Contralateral Prophylactic Mastectomies for Early Stage Invasive Breast Cancer Vary by State
Although CPM rates went higher in all states, the size of the increase varied considerably across states.
The proportion of women with invasive early-stage unilateral breast cancer electing to undergo contralateral prophylactic mastectomy (CPM) has increased significantly over the previous decade in the United States even though evidence does not support any survival benefit. In addition, this trend varies considerably across states.1
This retrospective cohort study examined variation by state in the temporal trend and proportion of CPMs in women with early-stage unilateral breast cancer who underwent surgery.
Among more than 1.2 million women 20 years or older with invasive early-stage breast cancer treated with surgery between January 2004 and December 2012 in 45 states and the District of Columbia, overall rates of CPM increased from 3.6% in 2004 to 10.4% in 2012 in women 45 years or older and from 10.5% to 33.3% in women between 20 and 44 years. The North American Association of Central Cancer Registries compiled the data.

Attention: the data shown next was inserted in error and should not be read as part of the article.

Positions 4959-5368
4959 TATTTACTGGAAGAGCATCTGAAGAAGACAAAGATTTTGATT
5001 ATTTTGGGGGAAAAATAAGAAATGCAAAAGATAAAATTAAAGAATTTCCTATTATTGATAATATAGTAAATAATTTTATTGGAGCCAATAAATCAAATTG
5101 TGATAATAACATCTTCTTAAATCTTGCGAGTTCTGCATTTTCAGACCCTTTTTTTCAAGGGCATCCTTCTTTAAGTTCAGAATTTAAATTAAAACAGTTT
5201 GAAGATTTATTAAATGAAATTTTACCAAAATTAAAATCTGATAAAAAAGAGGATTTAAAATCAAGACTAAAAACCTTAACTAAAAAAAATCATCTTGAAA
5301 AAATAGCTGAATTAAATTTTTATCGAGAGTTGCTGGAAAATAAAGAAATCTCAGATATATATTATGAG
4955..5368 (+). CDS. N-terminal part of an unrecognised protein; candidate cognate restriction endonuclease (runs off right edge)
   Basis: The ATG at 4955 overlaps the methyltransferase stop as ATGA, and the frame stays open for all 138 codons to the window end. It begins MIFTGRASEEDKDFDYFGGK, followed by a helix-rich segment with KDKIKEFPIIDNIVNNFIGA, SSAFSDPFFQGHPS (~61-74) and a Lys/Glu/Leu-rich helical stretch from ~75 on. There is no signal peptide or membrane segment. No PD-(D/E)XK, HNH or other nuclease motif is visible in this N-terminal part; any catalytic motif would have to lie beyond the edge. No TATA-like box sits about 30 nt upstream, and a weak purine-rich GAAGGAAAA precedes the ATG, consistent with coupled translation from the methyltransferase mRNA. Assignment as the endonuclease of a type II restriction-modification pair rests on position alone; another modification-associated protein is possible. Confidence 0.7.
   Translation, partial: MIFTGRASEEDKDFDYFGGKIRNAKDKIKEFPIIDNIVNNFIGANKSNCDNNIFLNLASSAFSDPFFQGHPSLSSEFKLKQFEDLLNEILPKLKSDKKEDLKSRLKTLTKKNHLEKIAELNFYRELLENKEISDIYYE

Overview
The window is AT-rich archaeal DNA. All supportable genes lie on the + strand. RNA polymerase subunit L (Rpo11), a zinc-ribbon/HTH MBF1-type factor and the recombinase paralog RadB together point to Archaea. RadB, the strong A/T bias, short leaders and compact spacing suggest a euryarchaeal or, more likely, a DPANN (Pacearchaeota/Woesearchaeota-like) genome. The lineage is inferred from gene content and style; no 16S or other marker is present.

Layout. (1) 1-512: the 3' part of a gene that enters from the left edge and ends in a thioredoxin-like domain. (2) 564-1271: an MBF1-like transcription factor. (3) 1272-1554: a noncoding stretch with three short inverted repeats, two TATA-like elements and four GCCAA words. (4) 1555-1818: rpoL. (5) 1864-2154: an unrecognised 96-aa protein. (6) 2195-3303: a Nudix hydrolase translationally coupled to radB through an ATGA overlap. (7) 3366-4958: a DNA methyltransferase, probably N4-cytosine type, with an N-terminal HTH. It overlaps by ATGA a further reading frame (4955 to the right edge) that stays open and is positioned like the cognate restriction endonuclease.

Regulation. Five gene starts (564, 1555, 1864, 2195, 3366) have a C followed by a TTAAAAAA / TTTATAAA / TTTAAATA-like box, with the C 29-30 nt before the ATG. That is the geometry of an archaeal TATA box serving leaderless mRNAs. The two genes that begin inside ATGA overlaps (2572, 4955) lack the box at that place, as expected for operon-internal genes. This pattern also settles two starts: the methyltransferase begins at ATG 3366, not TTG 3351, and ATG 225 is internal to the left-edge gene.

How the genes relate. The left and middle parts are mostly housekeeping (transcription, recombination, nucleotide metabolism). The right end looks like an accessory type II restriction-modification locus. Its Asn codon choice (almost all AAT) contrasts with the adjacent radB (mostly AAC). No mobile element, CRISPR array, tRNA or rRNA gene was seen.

While the increased rate of CPMs occurred in all states, the size of the increase varied considerably across states. In women 20 to 44 years, the percentage who underwent CPM from 2004-2006 to 2010-2012 rose from 14.9% to 24.8% in New Jersey compared to 9.8% to 32.3% in Virginia.
In the 20-to-44-years age group, CPM rates from 2010 to 2012 were greater than 42% in the 5 contiguous states of Nebraska, Missouri, Colorado, Iowa, and South Dakota.
While the percentage of women with invasive early-stage unilateral breast cancer aged 20 to 44 years who underwent reconstructive surgical procedures increased, these increases did not correlate with the proportion of women who underwent CPM.
1. Nash R, Goodman M, Lin CC, et al. State variation in the receipt of a contralateral prophylactic mastectomy among women who received a diagnosis of invasive unilateral early-stage breast cancer in the United States, 2004-2012. JAMA Surg. 2017 Mar 29. doi: 10.1001/jamasurg.2017.0115. [Epub ahead of print]